COLUMBIA — To MU veterinarian John Middleton, the most significant impact of new government rules that govern the use of certain antibiotics on livestock will be increased accountability for farmers and veterinarians.
Under the new rules, livestock caretakers "have to think about what they're doing with the drugs," Middleton said, especially when the drugs are being used in ways not prescribed on the label. "It makes people pay attention."
An order issued by the Food and Drug Administration in early January limits certain uses of antibiotics known as cephalosporins in livestock. The order will go into effect April 5, following a 60-day comment period. The same antibiotics are used on people, and the tighter controls are designed to help guard against bacterial resistance in humans as well as livestock.
Use of the antibiotics for most disease prevention is now prohibited for the producers of cattle, swine, turkey and chicken. Producers are no longer allowed to use the antibiotics in ways not stated on the label except when veterinarians prescribe specific uses.
Doctors write more than 50 million prescriptions for cephalosporin antibiotics each year, according to the FDA. The antibiotics are commonly used to treat pneumonia, strep throat and skin and urinary infections in humans. The antibiotics are also prescribed by pediatricians to treat infections in children.
The antibiotic ceftiofur, a cephalosporin, is a "first-line" antibiotic for doctors treating salmonella infections, according to the FDA. In 2009, the U.S. Department of Agriculture reported a 14.5 percent increase in salmonella resistance to ceftiofur in cattle as well as a 4.2 percent increase for swine, 12.2 percent increase for chicken and 8.7 percent increase in turkeys.
Surveillance programs in the U.S. and Canada report increasing resistant bacterias of animal origin to cephalosporin treatment in humans, according to the FDA order.
Middleton engages in research at the veterinary school in the area of bovine mastitis treatment and prevention. Mastitis is a common infection among cattle that inflames the udder and is commonly treated by a cephalosporin antibiotic, such as cephapirin.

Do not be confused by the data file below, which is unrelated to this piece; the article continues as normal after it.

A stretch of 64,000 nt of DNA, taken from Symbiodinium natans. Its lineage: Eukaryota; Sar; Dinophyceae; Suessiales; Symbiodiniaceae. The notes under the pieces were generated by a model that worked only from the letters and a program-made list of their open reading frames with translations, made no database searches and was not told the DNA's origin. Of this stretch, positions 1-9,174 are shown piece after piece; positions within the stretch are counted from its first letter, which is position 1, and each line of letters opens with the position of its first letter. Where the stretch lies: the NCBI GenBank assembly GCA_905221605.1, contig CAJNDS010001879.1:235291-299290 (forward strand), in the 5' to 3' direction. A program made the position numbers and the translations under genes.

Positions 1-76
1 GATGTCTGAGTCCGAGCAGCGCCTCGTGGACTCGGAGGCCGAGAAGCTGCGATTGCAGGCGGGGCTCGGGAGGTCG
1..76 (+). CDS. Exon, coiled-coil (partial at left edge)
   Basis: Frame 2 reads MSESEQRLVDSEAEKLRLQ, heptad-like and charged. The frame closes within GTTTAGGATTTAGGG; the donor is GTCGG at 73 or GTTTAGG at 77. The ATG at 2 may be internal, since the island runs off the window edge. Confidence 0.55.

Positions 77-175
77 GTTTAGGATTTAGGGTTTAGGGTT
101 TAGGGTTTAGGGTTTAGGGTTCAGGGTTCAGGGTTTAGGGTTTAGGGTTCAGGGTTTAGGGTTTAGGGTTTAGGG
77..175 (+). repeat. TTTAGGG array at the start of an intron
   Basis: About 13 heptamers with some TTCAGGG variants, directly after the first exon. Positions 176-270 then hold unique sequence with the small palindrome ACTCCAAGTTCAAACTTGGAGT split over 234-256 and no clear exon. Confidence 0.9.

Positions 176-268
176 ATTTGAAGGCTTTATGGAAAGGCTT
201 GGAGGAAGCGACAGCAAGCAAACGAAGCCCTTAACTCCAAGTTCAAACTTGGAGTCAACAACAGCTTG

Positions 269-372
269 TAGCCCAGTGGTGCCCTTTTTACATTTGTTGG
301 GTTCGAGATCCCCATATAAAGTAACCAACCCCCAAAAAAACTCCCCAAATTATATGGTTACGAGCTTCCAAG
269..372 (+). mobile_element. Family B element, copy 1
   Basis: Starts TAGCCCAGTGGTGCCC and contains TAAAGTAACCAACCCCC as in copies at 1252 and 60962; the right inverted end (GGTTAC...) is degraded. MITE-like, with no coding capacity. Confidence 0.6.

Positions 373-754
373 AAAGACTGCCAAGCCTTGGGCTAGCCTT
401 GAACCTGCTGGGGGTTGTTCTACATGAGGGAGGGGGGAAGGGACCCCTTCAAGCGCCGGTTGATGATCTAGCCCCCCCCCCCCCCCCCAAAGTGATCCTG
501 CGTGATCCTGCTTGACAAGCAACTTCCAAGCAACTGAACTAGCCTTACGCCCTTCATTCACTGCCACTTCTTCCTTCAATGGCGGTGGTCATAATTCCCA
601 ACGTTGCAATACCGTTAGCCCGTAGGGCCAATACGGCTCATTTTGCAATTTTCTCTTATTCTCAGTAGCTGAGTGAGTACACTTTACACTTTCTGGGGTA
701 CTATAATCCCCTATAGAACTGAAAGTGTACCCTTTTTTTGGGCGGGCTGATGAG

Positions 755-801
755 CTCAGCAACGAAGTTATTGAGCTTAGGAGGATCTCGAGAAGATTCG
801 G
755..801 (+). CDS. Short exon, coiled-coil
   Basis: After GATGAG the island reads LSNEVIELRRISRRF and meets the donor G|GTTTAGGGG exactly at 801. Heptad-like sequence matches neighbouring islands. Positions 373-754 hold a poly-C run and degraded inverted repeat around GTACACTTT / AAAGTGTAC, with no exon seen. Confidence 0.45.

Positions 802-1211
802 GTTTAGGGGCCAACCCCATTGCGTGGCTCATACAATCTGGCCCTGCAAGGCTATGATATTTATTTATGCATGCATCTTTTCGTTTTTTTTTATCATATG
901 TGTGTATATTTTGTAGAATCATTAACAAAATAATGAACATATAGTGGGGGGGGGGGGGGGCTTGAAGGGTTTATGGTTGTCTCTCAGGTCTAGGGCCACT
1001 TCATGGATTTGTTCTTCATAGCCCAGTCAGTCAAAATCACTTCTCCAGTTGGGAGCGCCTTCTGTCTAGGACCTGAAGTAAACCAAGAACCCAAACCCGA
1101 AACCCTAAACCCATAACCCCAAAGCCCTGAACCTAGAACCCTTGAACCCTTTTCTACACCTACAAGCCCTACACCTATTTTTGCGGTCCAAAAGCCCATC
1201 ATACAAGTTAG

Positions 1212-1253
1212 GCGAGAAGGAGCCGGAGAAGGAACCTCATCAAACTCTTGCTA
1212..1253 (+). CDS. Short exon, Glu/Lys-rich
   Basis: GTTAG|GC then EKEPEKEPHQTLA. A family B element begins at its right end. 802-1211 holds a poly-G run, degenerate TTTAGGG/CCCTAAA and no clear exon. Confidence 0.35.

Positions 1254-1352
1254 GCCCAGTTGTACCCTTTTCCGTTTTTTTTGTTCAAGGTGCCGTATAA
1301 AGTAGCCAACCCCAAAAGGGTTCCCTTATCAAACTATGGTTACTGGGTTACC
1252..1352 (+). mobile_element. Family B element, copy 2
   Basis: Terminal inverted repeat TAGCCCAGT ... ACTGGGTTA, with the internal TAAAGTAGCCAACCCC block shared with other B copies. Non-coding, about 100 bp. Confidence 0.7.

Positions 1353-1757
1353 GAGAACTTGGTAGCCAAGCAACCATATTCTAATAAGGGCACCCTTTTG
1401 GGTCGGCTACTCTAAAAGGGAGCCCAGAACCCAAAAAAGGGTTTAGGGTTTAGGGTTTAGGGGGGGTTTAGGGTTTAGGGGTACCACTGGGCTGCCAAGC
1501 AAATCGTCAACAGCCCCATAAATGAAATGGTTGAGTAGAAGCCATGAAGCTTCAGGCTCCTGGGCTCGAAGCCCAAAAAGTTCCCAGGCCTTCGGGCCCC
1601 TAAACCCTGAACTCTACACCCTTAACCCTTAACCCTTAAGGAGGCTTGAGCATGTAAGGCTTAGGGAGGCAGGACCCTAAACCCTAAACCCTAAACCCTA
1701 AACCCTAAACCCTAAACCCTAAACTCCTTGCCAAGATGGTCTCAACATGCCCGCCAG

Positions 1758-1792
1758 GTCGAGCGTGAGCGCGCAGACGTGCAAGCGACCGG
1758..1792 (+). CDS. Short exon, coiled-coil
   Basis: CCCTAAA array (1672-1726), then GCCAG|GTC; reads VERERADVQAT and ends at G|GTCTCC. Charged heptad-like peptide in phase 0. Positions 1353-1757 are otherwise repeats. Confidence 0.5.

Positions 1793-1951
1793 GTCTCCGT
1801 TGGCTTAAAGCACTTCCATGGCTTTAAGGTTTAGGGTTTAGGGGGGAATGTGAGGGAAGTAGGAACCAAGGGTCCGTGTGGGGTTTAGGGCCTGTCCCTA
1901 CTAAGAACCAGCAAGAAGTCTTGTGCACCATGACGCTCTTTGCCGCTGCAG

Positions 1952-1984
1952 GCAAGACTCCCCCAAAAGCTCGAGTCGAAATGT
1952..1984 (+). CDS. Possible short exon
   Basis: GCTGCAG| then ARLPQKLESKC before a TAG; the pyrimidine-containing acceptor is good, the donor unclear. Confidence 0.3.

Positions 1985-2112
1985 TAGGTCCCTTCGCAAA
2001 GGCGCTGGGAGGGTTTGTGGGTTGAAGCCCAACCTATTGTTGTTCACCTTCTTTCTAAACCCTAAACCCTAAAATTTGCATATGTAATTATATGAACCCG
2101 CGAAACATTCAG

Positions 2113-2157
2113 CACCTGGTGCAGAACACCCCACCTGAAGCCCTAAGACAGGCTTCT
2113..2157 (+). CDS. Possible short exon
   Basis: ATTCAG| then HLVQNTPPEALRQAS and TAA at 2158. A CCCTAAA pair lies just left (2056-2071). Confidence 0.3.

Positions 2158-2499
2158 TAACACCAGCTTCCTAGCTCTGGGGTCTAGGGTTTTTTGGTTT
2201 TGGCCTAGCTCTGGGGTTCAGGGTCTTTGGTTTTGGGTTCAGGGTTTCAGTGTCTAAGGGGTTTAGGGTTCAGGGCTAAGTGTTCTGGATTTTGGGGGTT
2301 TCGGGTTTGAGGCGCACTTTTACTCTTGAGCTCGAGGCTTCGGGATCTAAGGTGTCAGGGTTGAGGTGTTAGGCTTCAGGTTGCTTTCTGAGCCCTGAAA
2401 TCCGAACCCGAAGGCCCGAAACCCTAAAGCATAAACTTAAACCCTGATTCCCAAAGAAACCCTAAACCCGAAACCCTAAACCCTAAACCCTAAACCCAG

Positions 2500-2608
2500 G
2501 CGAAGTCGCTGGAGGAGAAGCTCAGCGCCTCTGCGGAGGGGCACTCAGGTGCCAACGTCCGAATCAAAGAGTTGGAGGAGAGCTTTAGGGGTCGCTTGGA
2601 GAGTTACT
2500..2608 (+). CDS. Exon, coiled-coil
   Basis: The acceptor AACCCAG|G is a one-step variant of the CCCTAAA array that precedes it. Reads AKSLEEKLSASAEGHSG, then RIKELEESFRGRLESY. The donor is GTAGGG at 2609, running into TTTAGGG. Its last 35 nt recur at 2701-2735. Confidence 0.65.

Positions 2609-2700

"We've actually seen an increase in the susceptibility of microbes to commonly used antibiotics, not resistance, in mastitis treatment," Middleton said.
Cephapirin is not regulated by the new order because it is not used to treat humans.
"When you expose a population of microbes to antibiotics in a population of animals, there is always a chance for the resistant strain to become prevalent," Middleton said.
Middleton pointed to the misuse of antibiotics in humans as a contributing factor to the development of resistant bacteria.
"What we really need to focus on is not whether antibacterial use causes resistance — because it does," Middleton said. "We need to focus on what type of use causes more resistance than another."
John Denbigh, farm manager of the University Dairy Farm, sees the new rule as "more of an awareness-type situation."
"Maybe don't grab it as the first thing you think about. It really isn't going to alter the use of it, as long as you follow label instructions,”Denbigh said.
Jeff Windett, executive vice president of the Missouri Cattleman's Association, said he doesn't believe the new rules will have much of an impact on farmers. He sees a "minimal effect, if any, in beef production."
Windett said, however, that his organization was "concerned this could lead to other bans." Windett is most concerned about the "FDA's over-reach in the regulation of antibiotics in livestock.
"Discussions about regulating farm-use antibiotics is an important tool for our producers to be aware of," Windett said. "Research has shown that there is virtually no impact of livestock antibiotic use in human resistance."
"It's easy to target livestock production. It's easy to target antibiotic use in human medicine. The bottom line is, it's not that simple," Middleton said. "We all need to focus on using antibiotics responsibly."
Mark Mahnken of Missouri Legacy Beef, which chose to go antibiotic free in response to consumer interest, supports the new FDA rules.
"In general, my past experience has been with extra-label use, which hasn't been very successful anyway, and it is not very efficient," he said. "These type of actions will probably, in the long term, be justified and good for the consumer."
The FDA order cites numerous studies relating to the resistance of microbes against antibiotics, an issue that's been in play since the 1970s.
Just before Christmas, the FDA gave notice that it would remove a 34-year-old policy that proposed to regulate uses of penicillin and tetracyclines in food-producing animals. The FDA states "other ongoing regulatory strategies" as to why this policy was retracted, and the recent order is one of these strategies.